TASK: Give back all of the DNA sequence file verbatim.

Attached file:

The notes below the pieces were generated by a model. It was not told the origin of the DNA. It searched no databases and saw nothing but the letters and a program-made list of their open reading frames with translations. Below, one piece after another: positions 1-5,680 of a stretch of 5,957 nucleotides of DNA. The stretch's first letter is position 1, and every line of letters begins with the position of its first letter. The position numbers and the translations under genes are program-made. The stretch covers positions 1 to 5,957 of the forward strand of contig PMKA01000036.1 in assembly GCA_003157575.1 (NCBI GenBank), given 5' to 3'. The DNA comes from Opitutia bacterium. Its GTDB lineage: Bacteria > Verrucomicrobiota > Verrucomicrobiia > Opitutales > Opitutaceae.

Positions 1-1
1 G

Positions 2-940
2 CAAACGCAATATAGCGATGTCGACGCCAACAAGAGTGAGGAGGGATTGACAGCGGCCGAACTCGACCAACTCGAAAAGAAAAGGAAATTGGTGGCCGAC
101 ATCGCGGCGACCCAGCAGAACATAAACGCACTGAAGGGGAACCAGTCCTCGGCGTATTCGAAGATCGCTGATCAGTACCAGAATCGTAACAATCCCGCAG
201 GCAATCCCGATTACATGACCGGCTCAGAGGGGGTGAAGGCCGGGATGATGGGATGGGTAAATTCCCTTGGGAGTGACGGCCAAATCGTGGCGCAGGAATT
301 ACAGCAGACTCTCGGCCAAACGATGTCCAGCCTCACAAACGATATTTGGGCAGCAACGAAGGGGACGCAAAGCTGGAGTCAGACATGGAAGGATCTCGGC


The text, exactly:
The notes below the pieces were generated by a model. It was not told the origin of the DNA. It searched no databases and saw nothing but the letters and a program-made list of their open reading frames with translations. Below, one piece after another: positions 1-5,680 of a stretch of 5,957 nucleotides of DNA. The stretch's first letter is position 1, and every line of letters begins with the position of its first letter. The position numbers and the translations under genes are program-made. The stretch covers positions 1 to 5,957 of the forward strand of contig PMKA01000036.1 in assembly GCA_003157575.1 (NCBI GenBank), given 5' to 3'. The DNA comes from Opitutia bacterium. Its GTDB lineage: Bacteria > Verrucomicrobiota > Verrucomicrobiia > Opitutales > Opitutaceae.

Positions 1-1
1 G

Positions 2-940
2 CAAACGCAATATAGCGATGTCGACGCCAACAAGAGTGAGGAGGGATTGACAGCGGCCGAACTCGACCAACTCGAAAAGAAAAGGAAATTGGTGGCCGAC
101 ATCGCGGCGACCCAGCAGAACATAAACGCACTGAAGGGGAACCAGTCCTCGGCGTATTCGAAGATCGCTGATCAGTACCAGAATCGTAACAATCCCGCAG
201 GCAATCCCGATTACATGACCGGCTCAGAGGGGGTGAAGGCCGGGATGATGGGATGGGTAAATTCCCTTGGGAGTGACGGCCAAATCGTGGCGCAGGAATT
301 ACAGCAGACTCTCGGCCAAACGATGTCCAGCCTCACAAACGATATTTGGGCAGCAACGAAGGGGACGCAAAGCTGGAGTCAGACATGGAAGGATCTCGGC